|Simone Leigh. Photo via ebony.com.|
jam packed and jelly tight
May 1 - June 23, 2012
8 East 76th Street
New York, NY
Simone Leigh engages in an object-based, sculptural exploration of female African American subjectivity, informed by both ancient African and African American object-making. Her work is at once highly abstracted and grounded in timeless recognizable objects, such as the pottery jar or cowrie shell. Using pre-historical ceramic techniques, Leigh challenges the boundaries between art and craft, between past and present. Her ceramic objects, often juxtaposed with emblems of modern technology (such as the television antenna), simultaneously evoke archaic and futuristic forms. Past, future and present are compressed into a single artwork.
Leigh's sophisticated contemporary sensibility turns her own evocation of the past on its head. She not only challenges our current prevalent attitudes towards ceramics as a decorative art, but subverts it entirely by pushing her images to the conceptual edge of contemporary abstraction.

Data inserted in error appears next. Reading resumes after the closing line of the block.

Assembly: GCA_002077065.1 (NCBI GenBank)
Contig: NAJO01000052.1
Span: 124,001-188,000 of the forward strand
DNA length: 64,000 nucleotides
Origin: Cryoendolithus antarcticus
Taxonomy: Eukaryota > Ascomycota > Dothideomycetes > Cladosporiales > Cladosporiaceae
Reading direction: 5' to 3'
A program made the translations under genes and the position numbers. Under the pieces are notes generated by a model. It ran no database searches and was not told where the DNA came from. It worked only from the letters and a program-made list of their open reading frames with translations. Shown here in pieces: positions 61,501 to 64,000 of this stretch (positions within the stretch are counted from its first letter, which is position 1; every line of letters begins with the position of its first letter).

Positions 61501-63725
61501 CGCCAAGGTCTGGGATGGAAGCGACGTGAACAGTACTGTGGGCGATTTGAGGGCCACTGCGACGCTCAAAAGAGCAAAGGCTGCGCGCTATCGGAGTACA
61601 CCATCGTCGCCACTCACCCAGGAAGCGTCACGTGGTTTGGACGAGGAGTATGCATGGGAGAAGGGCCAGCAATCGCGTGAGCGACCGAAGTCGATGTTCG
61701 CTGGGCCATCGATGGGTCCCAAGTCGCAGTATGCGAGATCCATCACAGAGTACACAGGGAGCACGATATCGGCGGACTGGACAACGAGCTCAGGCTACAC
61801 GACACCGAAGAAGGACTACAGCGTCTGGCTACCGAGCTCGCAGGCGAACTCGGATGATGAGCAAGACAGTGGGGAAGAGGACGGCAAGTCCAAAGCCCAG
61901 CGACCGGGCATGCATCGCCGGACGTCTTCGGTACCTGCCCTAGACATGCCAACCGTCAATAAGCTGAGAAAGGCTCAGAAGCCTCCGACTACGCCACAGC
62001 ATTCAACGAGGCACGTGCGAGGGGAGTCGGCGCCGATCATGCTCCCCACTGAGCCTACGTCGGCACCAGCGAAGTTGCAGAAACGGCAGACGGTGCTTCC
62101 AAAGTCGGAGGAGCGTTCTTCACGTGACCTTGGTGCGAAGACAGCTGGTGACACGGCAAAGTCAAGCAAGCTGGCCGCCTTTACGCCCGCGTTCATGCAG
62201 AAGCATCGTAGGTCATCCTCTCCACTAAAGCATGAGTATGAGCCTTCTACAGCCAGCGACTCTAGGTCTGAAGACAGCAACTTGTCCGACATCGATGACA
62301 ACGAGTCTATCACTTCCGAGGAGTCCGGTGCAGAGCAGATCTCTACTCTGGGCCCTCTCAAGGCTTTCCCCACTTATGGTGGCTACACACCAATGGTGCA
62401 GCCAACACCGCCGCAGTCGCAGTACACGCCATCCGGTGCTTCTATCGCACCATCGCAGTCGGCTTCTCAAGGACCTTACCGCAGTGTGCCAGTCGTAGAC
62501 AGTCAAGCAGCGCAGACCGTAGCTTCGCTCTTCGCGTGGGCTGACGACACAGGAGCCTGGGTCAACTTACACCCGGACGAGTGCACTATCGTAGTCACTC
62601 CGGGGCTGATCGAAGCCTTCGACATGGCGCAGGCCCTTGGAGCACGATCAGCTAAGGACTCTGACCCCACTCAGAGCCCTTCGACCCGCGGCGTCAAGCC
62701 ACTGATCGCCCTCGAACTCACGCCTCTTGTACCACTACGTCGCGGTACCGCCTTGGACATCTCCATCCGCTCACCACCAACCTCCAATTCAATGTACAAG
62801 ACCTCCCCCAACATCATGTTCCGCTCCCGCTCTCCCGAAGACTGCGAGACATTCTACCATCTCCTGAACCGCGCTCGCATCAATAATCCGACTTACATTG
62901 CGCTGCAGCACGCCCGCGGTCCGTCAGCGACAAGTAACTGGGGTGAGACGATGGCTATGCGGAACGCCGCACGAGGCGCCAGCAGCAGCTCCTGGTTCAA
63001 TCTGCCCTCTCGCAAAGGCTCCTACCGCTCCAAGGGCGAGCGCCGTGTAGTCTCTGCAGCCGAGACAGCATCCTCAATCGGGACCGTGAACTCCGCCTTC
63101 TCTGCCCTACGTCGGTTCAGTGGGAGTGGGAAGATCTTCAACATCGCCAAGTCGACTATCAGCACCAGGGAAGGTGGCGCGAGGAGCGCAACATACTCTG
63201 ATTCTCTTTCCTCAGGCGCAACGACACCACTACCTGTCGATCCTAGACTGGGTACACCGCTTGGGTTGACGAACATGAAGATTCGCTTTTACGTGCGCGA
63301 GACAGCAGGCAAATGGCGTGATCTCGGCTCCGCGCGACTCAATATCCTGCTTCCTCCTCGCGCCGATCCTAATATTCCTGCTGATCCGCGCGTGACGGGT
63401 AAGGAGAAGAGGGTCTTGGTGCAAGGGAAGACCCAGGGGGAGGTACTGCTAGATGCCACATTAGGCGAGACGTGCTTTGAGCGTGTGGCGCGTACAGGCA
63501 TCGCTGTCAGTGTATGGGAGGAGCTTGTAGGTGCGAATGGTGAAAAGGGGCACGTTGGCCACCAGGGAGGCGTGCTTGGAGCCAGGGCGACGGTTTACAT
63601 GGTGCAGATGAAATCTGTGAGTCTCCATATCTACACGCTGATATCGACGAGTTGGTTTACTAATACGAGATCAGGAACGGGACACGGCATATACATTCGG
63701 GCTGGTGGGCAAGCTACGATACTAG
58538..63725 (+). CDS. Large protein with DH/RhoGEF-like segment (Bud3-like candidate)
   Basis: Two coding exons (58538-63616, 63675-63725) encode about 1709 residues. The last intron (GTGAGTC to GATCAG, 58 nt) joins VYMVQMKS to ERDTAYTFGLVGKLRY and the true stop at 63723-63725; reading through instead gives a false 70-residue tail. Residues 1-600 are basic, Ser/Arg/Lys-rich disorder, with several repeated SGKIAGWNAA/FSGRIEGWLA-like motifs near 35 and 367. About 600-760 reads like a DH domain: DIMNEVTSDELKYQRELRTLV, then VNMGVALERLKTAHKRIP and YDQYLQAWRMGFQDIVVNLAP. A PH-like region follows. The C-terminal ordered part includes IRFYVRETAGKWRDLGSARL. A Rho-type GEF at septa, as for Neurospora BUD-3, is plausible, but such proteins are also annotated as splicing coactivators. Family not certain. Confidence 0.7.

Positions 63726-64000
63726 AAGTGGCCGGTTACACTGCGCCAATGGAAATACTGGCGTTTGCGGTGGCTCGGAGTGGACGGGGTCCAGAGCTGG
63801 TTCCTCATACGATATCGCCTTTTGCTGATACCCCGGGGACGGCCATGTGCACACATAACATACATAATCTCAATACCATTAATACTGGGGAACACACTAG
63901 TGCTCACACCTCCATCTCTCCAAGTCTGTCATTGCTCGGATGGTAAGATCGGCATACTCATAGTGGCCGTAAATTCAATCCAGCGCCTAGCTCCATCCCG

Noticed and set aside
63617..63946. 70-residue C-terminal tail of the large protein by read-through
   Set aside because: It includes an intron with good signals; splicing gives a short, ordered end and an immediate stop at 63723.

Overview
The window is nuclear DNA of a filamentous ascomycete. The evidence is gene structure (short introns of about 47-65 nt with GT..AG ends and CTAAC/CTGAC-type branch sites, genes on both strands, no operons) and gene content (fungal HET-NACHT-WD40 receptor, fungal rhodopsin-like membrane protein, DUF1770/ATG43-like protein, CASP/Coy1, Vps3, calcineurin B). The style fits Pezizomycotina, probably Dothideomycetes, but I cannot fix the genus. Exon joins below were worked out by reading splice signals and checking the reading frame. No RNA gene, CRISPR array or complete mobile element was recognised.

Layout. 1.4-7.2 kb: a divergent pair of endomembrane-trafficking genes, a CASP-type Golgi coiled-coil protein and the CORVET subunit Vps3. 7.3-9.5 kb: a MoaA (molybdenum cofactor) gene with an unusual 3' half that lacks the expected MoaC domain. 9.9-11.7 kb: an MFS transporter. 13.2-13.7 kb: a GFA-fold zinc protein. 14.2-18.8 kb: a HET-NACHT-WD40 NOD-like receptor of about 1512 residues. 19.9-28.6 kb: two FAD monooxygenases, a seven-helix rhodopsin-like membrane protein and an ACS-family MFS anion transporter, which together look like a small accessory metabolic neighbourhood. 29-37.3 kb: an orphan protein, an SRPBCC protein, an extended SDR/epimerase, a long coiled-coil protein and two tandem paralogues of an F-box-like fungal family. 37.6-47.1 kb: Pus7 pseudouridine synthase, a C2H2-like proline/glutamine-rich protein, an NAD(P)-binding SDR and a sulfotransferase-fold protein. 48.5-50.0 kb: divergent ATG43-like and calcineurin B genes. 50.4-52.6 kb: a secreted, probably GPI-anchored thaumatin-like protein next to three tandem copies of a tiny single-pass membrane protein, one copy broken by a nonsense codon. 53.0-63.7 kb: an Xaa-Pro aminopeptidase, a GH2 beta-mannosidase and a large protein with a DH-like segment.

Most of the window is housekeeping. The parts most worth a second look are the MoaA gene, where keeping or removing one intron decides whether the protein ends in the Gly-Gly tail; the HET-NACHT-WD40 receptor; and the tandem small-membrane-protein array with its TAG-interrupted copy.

A deep interest in the anonymity of women's piece-work has evolved into an obsessive repetition of form, whether in the hand-crafted roses, made petal by petal, that crown both sculpted heads and abstract shapes, or in the glazed and fired cowrie shells made from watermelon molds that join in over-sized hanging chandelier-like sculptures and evoke both ancient artifacts and open-ended metaphors for the female body. Leigh has seemingly assimilated all of the female history of object-making into her own art-making process. Her installations convey a sense of timeless drama, while revealing the intensity of her own subjective struggles.
Simone Leigh recently completed a one-person exhibition at The Kitchen, New York and has shown her work at the Sculpture Center, Queens, The Studio Museum in Harlem, New York and the Kunsthalle Wien, Vienna among many other venues. She has been an Artist in Residence at the Studio Museum in Harlem as well as at Hunter College and the Henry Street Settlement. In 2011 Leigh was the recipient of a Joan Mitchell Foundation Grant for Sculptors and in 2012 received the Creative Capital Grant for Visual Arts. Leigh lives and works in Brooklyn.